By Kim Jae-won
The tax authority is all-out to bring the black market, estimated at 400 trillion won, to account.
The National Tax Service's (NTS) drive is being fueled by President-elect Park Geun-hye, who is sticking to her pledge not to raise income taxes, but needs funds to finance, among others, her welfare programs.
Already, the NTS will gain access to information from the Financial Services Commission's (FSC) financial intelligence unit (FIU) to track taxable income. Currently, FIU data may only be used for limited purposes such as investigating specific crimes and irregularities.
One high-ranking NTS official said that the availability of FIU data will dramatically improve the agency's ability to monitor transactions handled at financial companies.
''We are seeking to expand our organization by increasing the number of officials dedicated to finding areas where taxes should have been collected,'' he said.
''We sent more than 500 officials to our regional offices to aid the effort to collect taxes and investigate tax dodgers earlier this month. The strengthened workforce will mostly target big companies and high-income earners.''
Park made welfare-related promises during her presidential campaign, such as increasing state spending on childcare and public education, expanding health coverage for major diseases and introducing universal old-age pensions.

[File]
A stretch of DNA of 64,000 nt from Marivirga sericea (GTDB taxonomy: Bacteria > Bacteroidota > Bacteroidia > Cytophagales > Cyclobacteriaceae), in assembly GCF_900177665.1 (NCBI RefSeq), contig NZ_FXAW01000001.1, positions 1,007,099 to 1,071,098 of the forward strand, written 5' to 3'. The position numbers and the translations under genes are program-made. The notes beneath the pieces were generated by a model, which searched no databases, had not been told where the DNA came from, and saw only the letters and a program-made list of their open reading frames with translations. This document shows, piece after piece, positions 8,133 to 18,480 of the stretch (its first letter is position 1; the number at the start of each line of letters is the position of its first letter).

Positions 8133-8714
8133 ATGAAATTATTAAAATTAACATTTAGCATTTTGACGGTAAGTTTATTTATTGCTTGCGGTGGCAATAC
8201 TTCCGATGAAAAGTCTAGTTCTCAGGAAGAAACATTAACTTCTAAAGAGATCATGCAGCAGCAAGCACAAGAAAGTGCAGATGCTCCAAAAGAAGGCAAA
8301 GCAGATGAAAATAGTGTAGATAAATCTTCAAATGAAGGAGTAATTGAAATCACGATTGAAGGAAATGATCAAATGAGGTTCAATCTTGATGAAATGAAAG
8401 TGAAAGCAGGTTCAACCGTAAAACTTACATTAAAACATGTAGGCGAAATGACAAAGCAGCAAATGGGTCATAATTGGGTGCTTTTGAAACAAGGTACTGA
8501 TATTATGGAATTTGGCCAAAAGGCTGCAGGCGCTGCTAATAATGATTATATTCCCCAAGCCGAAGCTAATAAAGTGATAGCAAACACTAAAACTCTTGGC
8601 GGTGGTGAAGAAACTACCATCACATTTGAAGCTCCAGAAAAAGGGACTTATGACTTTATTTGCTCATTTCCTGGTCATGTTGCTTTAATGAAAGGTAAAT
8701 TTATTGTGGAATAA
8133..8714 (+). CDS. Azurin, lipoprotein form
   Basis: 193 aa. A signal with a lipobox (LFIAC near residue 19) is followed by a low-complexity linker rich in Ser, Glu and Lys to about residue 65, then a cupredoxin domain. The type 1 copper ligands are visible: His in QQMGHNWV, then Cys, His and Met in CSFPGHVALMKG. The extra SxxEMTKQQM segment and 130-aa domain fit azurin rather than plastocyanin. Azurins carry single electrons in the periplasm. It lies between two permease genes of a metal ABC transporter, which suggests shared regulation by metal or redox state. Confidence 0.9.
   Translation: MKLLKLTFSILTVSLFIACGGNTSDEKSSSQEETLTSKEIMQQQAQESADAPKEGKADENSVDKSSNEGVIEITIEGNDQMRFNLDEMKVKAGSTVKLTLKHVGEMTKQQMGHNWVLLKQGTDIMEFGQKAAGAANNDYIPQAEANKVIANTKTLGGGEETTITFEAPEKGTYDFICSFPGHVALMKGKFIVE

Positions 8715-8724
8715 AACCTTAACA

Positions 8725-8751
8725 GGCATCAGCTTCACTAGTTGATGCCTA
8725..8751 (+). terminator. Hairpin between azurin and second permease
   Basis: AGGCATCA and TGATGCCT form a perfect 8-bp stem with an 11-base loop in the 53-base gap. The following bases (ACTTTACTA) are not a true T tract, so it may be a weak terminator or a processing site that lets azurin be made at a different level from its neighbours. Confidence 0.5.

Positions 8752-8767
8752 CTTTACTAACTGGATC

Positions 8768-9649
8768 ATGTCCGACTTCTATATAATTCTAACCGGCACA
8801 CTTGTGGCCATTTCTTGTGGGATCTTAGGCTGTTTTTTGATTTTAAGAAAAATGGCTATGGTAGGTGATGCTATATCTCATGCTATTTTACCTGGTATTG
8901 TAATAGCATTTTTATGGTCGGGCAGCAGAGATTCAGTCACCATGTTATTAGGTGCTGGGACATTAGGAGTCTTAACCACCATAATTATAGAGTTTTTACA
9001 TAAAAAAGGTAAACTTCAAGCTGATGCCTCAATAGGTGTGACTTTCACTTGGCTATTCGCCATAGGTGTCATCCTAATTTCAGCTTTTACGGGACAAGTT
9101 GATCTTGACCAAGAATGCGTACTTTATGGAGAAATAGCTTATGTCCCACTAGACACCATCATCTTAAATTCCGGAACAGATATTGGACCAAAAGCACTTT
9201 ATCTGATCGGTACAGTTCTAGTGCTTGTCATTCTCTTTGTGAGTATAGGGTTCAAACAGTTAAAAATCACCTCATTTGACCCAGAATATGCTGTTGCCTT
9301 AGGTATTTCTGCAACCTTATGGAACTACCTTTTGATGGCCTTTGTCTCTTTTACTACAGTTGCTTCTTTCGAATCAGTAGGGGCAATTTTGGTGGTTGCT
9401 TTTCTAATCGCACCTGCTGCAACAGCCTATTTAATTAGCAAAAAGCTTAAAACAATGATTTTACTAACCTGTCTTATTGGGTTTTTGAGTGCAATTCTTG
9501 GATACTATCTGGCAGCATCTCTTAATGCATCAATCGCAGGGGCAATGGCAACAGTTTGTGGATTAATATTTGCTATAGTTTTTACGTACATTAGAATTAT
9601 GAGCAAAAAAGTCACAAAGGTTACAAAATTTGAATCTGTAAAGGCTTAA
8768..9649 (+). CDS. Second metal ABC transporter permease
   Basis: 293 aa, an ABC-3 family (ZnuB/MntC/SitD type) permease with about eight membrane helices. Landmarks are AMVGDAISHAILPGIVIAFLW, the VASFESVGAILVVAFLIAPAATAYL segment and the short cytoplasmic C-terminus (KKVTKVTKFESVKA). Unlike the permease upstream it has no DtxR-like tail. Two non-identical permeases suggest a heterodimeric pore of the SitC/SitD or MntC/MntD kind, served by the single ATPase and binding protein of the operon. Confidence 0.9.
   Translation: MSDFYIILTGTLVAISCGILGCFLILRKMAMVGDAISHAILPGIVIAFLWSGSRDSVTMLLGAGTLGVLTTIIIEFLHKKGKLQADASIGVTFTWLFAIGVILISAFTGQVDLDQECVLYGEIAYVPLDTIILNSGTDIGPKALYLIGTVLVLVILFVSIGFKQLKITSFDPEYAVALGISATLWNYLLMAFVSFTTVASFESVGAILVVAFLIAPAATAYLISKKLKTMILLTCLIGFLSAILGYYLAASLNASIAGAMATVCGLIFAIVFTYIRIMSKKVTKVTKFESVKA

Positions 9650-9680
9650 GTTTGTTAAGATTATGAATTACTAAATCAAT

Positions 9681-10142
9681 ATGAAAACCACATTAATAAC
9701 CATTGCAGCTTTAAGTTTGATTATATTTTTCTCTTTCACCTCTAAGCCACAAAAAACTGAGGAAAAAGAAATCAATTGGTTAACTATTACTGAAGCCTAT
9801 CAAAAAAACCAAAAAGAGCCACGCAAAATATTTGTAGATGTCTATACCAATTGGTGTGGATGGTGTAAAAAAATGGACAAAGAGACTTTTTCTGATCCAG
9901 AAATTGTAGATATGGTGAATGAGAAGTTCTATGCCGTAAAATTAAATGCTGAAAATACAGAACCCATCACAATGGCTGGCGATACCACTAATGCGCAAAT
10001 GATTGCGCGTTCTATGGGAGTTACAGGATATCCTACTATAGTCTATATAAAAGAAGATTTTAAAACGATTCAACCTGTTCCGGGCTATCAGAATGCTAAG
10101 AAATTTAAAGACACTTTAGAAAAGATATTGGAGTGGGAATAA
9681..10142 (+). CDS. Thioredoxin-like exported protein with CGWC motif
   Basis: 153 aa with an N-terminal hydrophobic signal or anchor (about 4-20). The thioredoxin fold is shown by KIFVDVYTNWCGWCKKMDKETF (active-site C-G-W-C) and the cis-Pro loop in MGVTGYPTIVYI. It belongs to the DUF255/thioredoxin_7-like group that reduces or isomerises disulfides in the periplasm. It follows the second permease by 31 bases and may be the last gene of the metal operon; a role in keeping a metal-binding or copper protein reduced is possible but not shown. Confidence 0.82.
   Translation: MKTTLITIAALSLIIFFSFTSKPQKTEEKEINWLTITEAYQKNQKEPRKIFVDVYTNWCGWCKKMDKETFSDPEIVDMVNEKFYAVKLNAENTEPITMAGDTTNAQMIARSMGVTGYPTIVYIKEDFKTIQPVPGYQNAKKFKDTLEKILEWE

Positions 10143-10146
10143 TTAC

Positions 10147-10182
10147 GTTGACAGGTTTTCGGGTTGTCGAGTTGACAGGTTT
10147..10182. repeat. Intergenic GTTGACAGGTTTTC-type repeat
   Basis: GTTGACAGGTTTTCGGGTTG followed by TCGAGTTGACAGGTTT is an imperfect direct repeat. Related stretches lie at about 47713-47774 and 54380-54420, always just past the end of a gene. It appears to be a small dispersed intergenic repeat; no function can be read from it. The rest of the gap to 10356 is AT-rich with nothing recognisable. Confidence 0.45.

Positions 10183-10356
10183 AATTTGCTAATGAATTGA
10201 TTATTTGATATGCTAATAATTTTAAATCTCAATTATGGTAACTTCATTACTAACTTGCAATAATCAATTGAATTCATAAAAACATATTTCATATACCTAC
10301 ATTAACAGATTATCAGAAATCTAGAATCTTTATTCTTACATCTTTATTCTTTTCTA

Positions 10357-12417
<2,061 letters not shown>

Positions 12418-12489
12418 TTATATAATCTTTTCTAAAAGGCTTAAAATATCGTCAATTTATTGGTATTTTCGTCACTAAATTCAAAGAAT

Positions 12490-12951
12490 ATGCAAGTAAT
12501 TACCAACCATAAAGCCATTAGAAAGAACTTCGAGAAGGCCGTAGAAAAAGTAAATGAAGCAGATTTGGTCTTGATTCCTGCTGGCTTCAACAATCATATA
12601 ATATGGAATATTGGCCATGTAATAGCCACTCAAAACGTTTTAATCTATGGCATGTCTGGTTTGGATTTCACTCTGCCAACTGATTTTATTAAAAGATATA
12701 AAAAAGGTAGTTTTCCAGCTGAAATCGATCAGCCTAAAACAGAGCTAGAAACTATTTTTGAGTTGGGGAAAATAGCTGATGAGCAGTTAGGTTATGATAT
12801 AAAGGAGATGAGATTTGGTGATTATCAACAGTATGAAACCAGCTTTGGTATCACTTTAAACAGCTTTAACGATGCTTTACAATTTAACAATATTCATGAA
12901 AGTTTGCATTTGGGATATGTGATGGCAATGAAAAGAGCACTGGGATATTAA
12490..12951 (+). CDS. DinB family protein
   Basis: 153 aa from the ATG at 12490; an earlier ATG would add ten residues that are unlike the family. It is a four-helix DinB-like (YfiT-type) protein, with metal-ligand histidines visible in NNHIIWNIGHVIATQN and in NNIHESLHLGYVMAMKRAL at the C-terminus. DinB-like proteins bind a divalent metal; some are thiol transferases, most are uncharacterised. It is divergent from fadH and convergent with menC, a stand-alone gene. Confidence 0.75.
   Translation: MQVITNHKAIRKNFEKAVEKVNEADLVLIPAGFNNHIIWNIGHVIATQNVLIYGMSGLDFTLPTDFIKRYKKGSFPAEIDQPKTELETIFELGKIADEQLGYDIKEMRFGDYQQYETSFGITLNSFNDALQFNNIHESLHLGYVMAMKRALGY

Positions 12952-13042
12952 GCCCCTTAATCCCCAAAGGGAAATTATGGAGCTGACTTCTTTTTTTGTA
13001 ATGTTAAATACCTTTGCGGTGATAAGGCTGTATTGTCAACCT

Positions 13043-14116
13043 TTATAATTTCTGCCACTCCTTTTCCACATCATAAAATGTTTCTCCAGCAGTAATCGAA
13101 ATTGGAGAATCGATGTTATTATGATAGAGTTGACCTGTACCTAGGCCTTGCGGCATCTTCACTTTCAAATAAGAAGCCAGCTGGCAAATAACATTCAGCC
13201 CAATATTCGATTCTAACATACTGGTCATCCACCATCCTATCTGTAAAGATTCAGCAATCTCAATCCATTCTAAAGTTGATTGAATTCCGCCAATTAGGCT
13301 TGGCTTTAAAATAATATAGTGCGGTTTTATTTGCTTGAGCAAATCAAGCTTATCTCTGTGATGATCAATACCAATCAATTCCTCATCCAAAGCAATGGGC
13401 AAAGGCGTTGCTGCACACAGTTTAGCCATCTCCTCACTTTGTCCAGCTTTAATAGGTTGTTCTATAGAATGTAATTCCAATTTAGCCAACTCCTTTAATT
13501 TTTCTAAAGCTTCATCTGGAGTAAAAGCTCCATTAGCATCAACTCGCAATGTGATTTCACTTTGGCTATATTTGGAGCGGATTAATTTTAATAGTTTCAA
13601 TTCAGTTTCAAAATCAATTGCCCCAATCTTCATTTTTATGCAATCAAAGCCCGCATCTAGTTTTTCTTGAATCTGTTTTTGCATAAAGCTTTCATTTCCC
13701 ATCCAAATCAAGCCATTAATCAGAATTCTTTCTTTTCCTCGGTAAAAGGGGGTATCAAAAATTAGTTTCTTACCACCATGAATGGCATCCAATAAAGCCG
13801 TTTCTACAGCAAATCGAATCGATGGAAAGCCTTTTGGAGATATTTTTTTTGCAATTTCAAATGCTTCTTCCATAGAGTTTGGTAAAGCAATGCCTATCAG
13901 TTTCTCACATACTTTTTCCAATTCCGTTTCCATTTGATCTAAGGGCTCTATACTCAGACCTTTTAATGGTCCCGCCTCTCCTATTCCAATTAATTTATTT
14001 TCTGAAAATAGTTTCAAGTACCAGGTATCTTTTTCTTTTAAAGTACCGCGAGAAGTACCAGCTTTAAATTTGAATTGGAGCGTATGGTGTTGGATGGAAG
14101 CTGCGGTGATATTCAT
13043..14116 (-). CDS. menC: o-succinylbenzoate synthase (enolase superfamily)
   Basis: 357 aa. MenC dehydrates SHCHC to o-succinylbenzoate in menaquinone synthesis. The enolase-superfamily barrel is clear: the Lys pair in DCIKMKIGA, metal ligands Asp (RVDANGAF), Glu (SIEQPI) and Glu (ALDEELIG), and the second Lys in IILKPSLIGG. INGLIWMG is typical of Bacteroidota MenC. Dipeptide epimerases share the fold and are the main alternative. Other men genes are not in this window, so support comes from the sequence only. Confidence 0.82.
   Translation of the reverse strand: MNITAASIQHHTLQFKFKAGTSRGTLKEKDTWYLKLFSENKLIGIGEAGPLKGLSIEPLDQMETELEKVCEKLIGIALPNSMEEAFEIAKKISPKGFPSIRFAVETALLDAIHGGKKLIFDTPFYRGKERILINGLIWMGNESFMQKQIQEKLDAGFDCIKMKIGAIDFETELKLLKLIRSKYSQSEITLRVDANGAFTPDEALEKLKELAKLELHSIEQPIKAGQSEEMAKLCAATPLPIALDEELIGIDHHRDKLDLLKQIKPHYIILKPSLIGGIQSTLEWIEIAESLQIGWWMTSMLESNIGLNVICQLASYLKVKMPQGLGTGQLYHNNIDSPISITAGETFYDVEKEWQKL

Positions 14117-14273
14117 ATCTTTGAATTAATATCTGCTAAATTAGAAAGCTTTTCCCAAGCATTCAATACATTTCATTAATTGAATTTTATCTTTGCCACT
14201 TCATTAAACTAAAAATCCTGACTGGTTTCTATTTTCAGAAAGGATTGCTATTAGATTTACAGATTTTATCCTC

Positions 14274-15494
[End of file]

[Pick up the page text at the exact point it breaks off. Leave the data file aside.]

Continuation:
These are all part of Park's grand but largely unspecified scheme to increase the proportion of middle-class families to 70 percent of all households during her five-year presidency.
Park says her government will have to provide a financial jolt of 135 trillion won, or 27 trillion won per year.
Experts argue that raising that kind of money without increasing tax rates is pure fantasy.
Park's strategists at the governing Saenuri Party counter there is a chance, if the size of the country's underground economy is dramatically reduced.
Even if everything goes right for Park, it could be argued that her math is still flawed. Worsening global conditions have battered the country's export-dependent economy, which saw its growth in gross domestic product fall sharply in 2012. This has policymakers concerned that the slowdown will result in lesser tax revenue.
The government had expected to collect 216.4 trillion won in tax revenue this year, a forecast made when its annual growth target was still 4 percent. Now, with the growth target adjusted to 3 percent, expectations in tax revenue will have to come down as well.
The NTS plans to beef up monitoring of offshore tax dodging by businesses, vowing to clamp down on companies attempting to transfer their assets unlawfully to other countries to duck taxes.
The Korea Taxpayers' Federation, a civic group of taxpayers, said Monday that it opposes the NTS have full access to information of the FIU, worrying it will increase violation of taxpayers' privacy by the authorities.